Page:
• Former Congresswoman Corrine Brown was found guilty on 18 of 22 federal charges, but now, she’s pushing for a new trial.  Brown’s attorney has filed a motion that says her Sixth Amendment right to a jury of her peers and to a unanimous verdict were violated with the removal of a juror during deliberations. An alternate juror was seated, and the verdicts were rendered about a day and a half later.  FULL COVERAGE: The federal case of former Congresswoman Corrine Brown A motion for a judgement of acquittal has also been filed. These come as the defense notifies the court that a new attorney, Samuel Walker, will be joining Brown’s legal team. He’s from the same firm as the attorney that’s taken her through trial, James Smith III. Motion for a new trial WOKV was in the courtroom throughout the trial, including a hearing after a day and a half of jury deliberations where District Judge Timothy Corrigan told attorneys that a juror had contacted him about concerns with another juror. While much of the nature of that juror’s concerns were initially discussed in a closed session of court, WOKV has since obtained the transcript, which shows Juror 13 had said at the outset of deliberations that the “Holy Spirit” told him Brown was not guilty on all charges.  Juror 13 was questioned by Corrigan and told the court he believed he was following instructions to consider the evidence presented at trial and the law as instructed. He further said his religious or moral believes were not interfering with his ability to decide the case as instructed. The juror who initially raised a concern to the court even said Juror 13’s statements weren’t getting in the way of the deliberations, according to the transcript.  Corrigan carefully worded his ruling in his decision to remove that Juror 13, saying sincerely held religious beliefs and prayers for guidance are not ground for dismissal, but Juror 13 making the statement that he did before the deliberations took hold show inconsistencies with the instructions. Corrigan also noted that Juror 13 said specifically that the “Holy Spirit” had directed him on the verdict.  Corrigan ruled that, while it seemed Juror 13 was “very earnest, very sincere” in his belief and attempt to follow the court’s instructions, his statement about the “Holy Spirit” directing his verdict was a “disqualifying statement”. That further led to the conclusion that there was “no substantial possibility” the juror could follow the court’s instructions and that he using an “external force” in his decision making.  In the motion for a new trial, Brown’s attorney, James Smith III argues that the record does not support the court’s conclusion that the “Holy Spirit” is an external force.  “There is a substantial possibility the holy spirit was actually the juror’s own mind or spirit telling him that one or more witnesses had not testified truthfully,” the motion says.  Smith focuses on the fact that Juror 13 believed he was deciding the case based on the evidence and the court’s instructions, and that he believed he was receiving “guidance” from “his father in heaven”. The motion argues that the court must find the juror’s dissent isn’t based on the evidence- beyond a reasonable doubt- and that wasn’t done here. Smith distinguishes Brown’s case from two cases which were cited in the decision to dismiss, because both of those cases involved eleven jurors testifying that the twelfth juror was refusing to follow the court’s instructions.  In his claim that Brown’s right to a unanimous verdict was violated, Smith argues the other jurors did not testify that Juror 13 wasn’t following the court’s instructions, and in fact one of the jurors had testified the statement wasn’t interfering in deliberations. According to Smith, Juror 13 showed his decision would be based on his thoughts and beliefs, and his determination of not guilty was based on his assessment of witness credibility.  Because of that, Smith argues the record doesn’t show beyond a reasonable doubt that Juror 13’s “not guilty” verdict was based on anything but the evidence, so Brown’s right to a unanimous verdict was violated.  Smith further argues Brown’s right to a jury of her peers was violated. In these arguments, Smith focuses on Corrigan’s statement that “there’s nothing wrong with praying for guidance”.  “If there is nothing wrong with praying for guidance from the holy spirit, then there can be nothing wrong with receiving guidance from the holy spirit,” Smith says in the motion.  He called on a Fourth Circuit case over the presence of a Bible in the deliberation room to further his argument, quoting portions of the ruling which speak to the interaction between religious beliefs and jury service.  “To ask that jurors become fundamentally different people when they enter the jury room is at odds with the idea that the jury be ‘drawn from a fair cross section of the community’,” the portion of the Robinson v. Polk case reads.  This builds to Smith’s argument that Juror 13’s reference to a “Holy Spirit” may not be an outside force, but may instead be evidence of his “appreciation of the seriousness of his duty” and “an aspect of their identity”.  “Indeed, for some, the holy spirit, whether one exists or not, may provide the strength to render whatever verdict the law and the evidence compel,” Smith argues in the motion.  He adds that dismissing a juror because of reliance on a “Holy Spirit” could risk excluding much of the population from jury service.  To close, Smith says determining the “Holy Spirit” is an external force is a “philosophical determination”.  “Accordingly, justice requires a new trial,” he says.  Motion for acquittal A second motion filed by Brown’s legal team says the government’s case didn’t establish “the essential elements” of the charges Brown faced. Several references are made to the testimony of Brown’s Chief of Staff Ronnie Simmons. Brown’s defense was built on the argument that she became increasingly reliant on Simmons, and he took advantage of that trust. The defense argued Simmons controlled Brown’s finances and managed her office, and while she was negligent in handling her personal affairs, there was no intent of criminal wrongdoing. “Had she paid closer attention to her finances she might have discovered Mr. Simmons misdeeds,” the motion says. Instead, Smith argues the prosecution asked the jury to speculate about what Brown was thinking and to rely on “guilt by association”. “The government presented a purely circumstantial evidence case,” the motion says. Smith says a portion of Simmons’ testimony “eviscerated” the government’s theory about Brown’s guilt. “To the surprise of the government, Mr. Simmons provided exculpatory on behalf of the defendant. One of the government’s primary theories of guilt was that the defendant never intended to use any of the funds solicited from donor for charitable or legitimate purposes. Mr. Simmons testified it was in fact the intent with regard to the funds raised for the events and despite the government’s attempt to impeach him on that point he remained resolute,” the motion reads. That is referring to a portion of Simmons’ testimony where he said they always intended to use events to raise money for a sham charity organization called One Door For Education, but never could because of high costs. When asked by  prosecutors how long he would let the alleged mismanagement go on before changing something, Simmons could not give a definitive answer. The motion additionally says Brown never controlled One Door accounts or even served on the organization’s Board. She also had only met a third alleged co-conspirator, the President of One Door Carla Wiley- on a few occasions. Brown says she didn’t know that One Door was not a legitimate charity when she solicited donations, and in fact did see at least one example of their work paying off- when almost two dozen students were sent on an exchange trip to China. Finally, the motion argues that Brown’s innocence is boosted by the fact that she was acquitted on four of the charges. Smith writes it doesn’t make “logical sense” to believe Brown was involved in this scheme, but be acquitted on these charges. Case in review Brown was convicted on May 11th of conspiracy to commit mail and wire fraud, five counts of aiding and abetting mail fraud, and seven counts of aiding and abetting wire fraud in connection to her soliciting money for a sham charity organization called “One Door For Education”. Prosecutors argued Brown, her Chief of Staff Ronnie Simmons, and One Door President Carla Wiley raised money for the group, but used the funds for personal expenses and lavish events.  Brown was also convicted of engaging in a scheme to conceal material facts, corruptly endeavoring to obstruct the due administration of internal revenue law, and three counts of filing a false tax return- generally involving Brown not reporting income she received from One Door and overreporting her charitable contributions.  Simmons and Wiley pleaded guilty ahead of Brown’s trial, and both testified for the prosecution. Brown took the stand in her own defense, claiming she was taken advantage of by Simmons. Sentencing dates have not yet been set for any of the three, with all remaining out of prison as the court proceedings continue.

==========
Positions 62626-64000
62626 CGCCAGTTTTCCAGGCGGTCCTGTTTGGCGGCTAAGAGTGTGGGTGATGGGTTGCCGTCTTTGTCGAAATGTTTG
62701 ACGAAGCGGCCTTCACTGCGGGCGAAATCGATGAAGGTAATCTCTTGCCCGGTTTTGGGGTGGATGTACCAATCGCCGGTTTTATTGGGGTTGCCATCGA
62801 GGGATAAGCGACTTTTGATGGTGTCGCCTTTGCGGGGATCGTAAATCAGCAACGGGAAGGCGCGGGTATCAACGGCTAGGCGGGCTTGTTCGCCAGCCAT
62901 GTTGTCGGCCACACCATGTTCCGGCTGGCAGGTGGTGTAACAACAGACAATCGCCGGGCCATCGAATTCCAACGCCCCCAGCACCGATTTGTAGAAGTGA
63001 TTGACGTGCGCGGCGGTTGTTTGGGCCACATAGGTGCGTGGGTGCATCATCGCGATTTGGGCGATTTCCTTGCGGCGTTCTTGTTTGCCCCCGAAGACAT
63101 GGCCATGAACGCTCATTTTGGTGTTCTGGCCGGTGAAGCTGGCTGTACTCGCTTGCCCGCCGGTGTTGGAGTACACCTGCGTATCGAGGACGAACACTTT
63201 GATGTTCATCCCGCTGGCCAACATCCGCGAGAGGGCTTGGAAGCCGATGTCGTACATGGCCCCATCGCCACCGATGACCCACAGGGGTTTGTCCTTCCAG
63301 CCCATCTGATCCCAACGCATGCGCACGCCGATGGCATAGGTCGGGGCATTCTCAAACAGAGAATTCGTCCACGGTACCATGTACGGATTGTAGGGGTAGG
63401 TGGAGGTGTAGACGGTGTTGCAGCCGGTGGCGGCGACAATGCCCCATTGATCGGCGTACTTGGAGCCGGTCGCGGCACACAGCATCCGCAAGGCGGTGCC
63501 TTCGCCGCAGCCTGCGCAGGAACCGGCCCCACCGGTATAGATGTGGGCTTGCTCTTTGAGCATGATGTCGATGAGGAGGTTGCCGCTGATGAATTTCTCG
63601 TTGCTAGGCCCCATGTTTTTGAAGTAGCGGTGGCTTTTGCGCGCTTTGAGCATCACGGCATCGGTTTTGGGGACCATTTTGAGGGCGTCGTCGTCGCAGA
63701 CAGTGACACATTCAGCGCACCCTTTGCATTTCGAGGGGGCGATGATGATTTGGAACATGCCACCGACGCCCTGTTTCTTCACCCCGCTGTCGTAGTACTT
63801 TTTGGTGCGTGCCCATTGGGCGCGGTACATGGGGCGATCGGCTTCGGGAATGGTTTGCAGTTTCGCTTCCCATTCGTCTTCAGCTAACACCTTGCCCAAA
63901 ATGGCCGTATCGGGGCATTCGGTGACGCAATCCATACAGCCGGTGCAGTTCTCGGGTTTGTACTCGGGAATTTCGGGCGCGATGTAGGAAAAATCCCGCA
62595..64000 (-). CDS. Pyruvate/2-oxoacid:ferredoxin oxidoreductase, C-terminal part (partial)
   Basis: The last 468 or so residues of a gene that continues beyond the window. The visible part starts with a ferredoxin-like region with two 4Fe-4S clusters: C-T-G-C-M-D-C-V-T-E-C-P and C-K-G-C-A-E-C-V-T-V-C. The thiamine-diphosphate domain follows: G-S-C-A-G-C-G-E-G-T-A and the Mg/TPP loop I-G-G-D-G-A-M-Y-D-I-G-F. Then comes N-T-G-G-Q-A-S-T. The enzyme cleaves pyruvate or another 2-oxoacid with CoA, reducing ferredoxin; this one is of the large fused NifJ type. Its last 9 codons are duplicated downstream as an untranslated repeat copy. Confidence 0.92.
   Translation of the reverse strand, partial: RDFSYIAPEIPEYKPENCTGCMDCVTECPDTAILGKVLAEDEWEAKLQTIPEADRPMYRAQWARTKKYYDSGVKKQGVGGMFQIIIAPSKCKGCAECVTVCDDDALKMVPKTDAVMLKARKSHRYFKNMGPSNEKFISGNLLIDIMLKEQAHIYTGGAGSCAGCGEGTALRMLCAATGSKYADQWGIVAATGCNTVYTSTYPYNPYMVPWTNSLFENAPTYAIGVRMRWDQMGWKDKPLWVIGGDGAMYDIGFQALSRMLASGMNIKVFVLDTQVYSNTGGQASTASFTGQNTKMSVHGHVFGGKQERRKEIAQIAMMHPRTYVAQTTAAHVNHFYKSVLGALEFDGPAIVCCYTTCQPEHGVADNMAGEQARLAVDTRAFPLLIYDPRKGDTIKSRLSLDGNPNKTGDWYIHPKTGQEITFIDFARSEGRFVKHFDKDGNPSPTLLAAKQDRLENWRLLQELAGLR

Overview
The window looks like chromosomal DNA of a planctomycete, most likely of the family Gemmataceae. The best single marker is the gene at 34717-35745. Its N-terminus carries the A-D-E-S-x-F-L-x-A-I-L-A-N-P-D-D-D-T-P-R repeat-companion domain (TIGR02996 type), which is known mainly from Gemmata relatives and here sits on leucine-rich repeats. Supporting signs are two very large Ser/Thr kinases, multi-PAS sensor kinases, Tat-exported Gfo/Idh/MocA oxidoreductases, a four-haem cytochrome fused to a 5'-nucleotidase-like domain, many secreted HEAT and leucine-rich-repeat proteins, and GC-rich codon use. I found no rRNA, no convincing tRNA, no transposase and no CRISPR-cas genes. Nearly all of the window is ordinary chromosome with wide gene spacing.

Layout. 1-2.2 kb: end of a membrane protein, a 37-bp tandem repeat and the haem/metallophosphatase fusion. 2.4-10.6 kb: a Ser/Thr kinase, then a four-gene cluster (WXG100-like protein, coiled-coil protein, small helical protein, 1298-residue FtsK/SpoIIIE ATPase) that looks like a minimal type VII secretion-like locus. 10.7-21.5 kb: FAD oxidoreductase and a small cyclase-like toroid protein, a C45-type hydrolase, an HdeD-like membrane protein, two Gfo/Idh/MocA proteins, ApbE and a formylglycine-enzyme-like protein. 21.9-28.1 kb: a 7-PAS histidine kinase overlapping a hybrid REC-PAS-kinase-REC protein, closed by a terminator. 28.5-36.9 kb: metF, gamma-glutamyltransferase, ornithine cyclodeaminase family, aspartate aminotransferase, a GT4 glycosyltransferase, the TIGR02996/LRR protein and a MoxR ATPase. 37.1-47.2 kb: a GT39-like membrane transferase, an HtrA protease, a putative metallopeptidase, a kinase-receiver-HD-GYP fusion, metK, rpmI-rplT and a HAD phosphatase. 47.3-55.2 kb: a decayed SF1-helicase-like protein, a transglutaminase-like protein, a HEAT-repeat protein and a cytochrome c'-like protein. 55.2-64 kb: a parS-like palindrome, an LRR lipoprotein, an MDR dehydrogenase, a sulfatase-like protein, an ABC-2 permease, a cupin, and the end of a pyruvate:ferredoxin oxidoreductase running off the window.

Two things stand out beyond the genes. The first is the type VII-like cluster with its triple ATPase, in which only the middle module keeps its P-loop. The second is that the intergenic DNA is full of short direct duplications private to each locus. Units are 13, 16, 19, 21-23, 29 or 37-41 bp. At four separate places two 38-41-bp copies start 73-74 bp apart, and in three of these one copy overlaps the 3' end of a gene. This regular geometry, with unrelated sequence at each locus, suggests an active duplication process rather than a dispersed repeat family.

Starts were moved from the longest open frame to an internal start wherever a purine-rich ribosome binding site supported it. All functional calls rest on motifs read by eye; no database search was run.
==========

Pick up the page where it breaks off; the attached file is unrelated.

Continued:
The Latest On-Air Coverage